Judge declines to block feds from enforcing COVID-19 stimulus restriction, agrees it’s likely unconstitutional

The Columbus Dispatch | Marc Kovac

A federal judge has denied a request from Ohio Attorney General Dave Yost to block the U.S. Treasury Department from enforcing restrictions on how states spend dollars from the latest federal coronavirus relief package.

U.S. District Court Judge Douglas R. Cole ruled the preliminary injunction Yost sought was not needed at this time, but the state would likely succeed in its challenge of the constitutionality of tax provisions included in the American Rescue Plan Act.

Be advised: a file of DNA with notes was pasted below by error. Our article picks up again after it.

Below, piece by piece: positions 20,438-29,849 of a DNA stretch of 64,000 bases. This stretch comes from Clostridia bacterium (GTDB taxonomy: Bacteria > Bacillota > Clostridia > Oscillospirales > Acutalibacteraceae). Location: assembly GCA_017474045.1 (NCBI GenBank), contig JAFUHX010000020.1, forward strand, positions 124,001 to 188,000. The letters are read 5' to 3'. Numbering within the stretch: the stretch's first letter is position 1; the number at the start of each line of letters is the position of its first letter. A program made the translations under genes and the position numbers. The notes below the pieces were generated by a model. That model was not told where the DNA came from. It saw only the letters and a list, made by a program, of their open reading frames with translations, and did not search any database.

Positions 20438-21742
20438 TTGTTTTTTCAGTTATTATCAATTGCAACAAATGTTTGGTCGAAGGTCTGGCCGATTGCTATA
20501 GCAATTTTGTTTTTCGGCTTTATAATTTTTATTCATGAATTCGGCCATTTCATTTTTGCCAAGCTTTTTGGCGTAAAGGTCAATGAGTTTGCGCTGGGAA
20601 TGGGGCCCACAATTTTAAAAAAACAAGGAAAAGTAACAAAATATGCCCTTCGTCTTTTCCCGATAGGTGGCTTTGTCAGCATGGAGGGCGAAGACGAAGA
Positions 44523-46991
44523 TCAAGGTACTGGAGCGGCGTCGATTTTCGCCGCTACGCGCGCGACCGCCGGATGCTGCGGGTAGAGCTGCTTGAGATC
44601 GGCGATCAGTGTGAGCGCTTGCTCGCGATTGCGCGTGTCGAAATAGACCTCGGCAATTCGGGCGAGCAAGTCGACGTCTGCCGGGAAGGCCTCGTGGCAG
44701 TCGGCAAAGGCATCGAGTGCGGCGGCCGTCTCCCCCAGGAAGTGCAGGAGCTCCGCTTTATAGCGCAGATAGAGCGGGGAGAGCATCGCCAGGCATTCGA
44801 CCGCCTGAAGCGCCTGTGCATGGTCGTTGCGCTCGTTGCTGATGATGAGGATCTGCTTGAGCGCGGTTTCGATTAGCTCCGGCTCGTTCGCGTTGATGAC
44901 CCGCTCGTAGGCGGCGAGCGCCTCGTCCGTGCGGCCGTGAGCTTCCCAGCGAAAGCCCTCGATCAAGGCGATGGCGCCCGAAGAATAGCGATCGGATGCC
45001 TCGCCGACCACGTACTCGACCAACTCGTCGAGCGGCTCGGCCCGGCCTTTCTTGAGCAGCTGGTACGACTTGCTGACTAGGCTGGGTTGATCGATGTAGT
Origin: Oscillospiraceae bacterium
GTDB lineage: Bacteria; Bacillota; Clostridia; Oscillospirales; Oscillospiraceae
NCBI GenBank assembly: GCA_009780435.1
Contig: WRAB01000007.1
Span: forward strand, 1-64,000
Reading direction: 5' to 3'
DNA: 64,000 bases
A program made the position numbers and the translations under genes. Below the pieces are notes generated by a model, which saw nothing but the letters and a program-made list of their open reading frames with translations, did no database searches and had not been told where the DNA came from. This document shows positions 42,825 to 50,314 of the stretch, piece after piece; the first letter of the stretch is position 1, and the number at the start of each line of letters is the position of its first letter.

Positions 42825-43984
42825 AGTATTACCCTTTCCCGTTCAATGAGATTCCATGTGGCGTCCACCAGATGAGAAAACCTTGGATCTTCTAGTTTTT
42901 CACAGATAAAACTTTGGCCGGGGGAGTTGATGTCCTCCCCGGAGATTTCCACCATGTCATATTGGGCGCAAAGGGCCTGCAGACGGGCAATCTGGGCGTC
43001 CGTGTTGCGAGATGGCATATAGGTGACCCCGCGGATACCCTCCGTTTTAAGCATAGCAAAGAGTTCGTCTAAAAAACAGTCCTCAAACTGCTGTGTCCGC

Cole wrote “Ohio has established a substantial likelihood (although by no means a certainty) of success on at least an aspect of its Spending Clause claim, and that Ohio is currently suffering irreparable harm.”

Yost voiced vindication noting that the court agreed with the state’s core argument. 

“…The federal government does not have the right to tell the state’s what to do with its tax policy,” he said in a released statement. “Imagine if a conservative federal government requires states to reduce taxes as a condition for receiving emergency funding.”

Yost filed suit in mid-March against the U.S. Treasury Department, arguing that provisions included in the federal coronavirus relief law were unconstitutional and a “metaphorical gun to the head” for states.

Read the full story here.